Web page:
U.S. stocks are on track to become the top investment in 2013, with the S&P 500 index on course to mark its best year since 1997.
The S&P index has risen 29.5 percent on a total return basis since January as investors bet the U.S. economic recovery would accelerate, enabling the Federal Reserve to withdraw its monetary stimulus without disrupting growth.
Japanese stocks are a close second with the Nikkei index rising 28.6 percent on a total return basis in 2013, the following graphic on global asset performance shows:
Gold was the biggest loser with a year-to-date loss of 29 percent. Generally seen as a safe-haven, gold has been hit by the improvement in risk appetite and expectations for a strong dollar, which would make gold more expensive as it is priced in dollars.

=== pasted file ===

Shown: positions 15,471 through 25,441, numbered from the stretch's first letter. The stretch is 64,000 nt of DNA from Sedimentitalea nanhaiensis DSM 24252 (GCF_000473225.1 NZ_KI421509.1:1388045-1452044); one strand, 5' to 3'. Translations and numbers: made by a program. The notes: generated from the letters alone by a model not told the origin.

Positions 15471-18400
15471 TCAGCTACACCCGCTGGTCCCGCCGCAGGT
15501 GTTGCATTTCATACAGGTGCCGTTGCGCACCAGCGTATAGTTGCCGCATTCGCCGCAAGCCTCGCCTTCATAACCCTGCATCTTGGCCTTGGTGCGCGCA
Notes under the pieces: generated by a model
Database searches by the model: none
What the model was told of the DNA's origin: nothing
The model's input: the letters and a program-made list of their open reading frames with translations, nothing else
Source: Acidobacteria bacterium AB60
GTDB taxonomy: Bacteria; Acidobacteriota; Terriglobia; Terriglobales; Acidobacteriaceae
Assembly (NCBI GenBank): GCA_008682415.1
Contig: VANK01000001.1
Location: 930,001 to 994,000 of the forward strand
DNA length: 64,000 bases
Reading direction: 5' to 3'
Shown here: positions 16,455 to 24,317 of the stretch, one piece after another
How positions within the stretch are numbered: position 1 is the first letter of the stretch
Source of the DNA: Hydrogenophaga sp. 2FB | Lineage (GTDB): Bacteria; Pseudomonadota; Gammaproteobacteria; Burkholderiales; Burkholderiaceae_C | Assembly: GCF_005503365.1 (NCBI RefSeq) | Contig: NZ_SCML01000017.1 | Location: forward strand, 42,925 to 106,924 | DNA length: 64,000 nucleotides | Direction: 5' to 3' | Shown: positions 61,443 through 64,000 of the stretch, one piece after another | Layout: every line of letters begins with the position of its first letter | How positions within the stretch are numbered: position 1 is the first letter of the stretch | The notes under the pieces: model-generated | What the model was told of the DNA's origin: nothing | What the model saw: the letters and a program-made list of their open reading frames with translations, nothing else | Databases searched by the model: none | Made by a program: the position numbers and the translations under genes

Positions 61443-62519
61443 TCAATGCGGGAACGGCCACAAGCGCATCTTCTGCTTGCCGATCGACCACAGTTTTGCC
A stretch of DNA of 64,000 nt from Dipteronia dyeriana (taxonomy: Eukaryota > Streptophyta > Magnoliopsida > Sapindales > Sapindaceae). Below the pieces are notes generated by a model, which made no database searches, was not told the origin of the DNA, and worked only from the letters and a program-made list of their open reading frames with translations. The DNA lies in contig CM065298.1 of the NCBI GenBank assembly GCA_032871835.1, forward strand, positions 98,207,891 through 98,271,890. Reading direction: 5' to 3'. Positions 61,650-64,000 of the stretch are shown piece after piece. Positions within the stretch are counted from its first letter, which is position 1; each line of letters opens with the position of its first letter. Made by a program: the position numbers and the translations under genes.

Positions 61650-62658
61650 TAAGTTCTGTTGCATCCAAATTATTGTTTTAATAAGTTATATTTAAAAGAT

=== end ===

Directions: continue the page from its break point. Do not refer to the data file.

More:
Emerging markets fared poorly on concerns that the Fed’s move to scale back its stimulus programme will choke off capital inflows into their economies, which benefited the most from cheap money.
Local currency emerging debt is the third-worst performer of 2013, with losses of almost 9 percent while hard currency bonds have lost 6.5 percent.
MSCI’s main emerging equity index is also set to the end the year in the red, having lost 3.5 percent on a total return basis so far in 2013.
Commodities, which are non-yielding assets, have also suffered from the softer demand from emerging markets and a slowing Chinese economy. The Reuters/Jefferies CRB commodity index is down 4.6 percent year-to-date.
The following graphics show the performance of a variety of asset classes:
Equity performance by region:
Equity performance by sectors: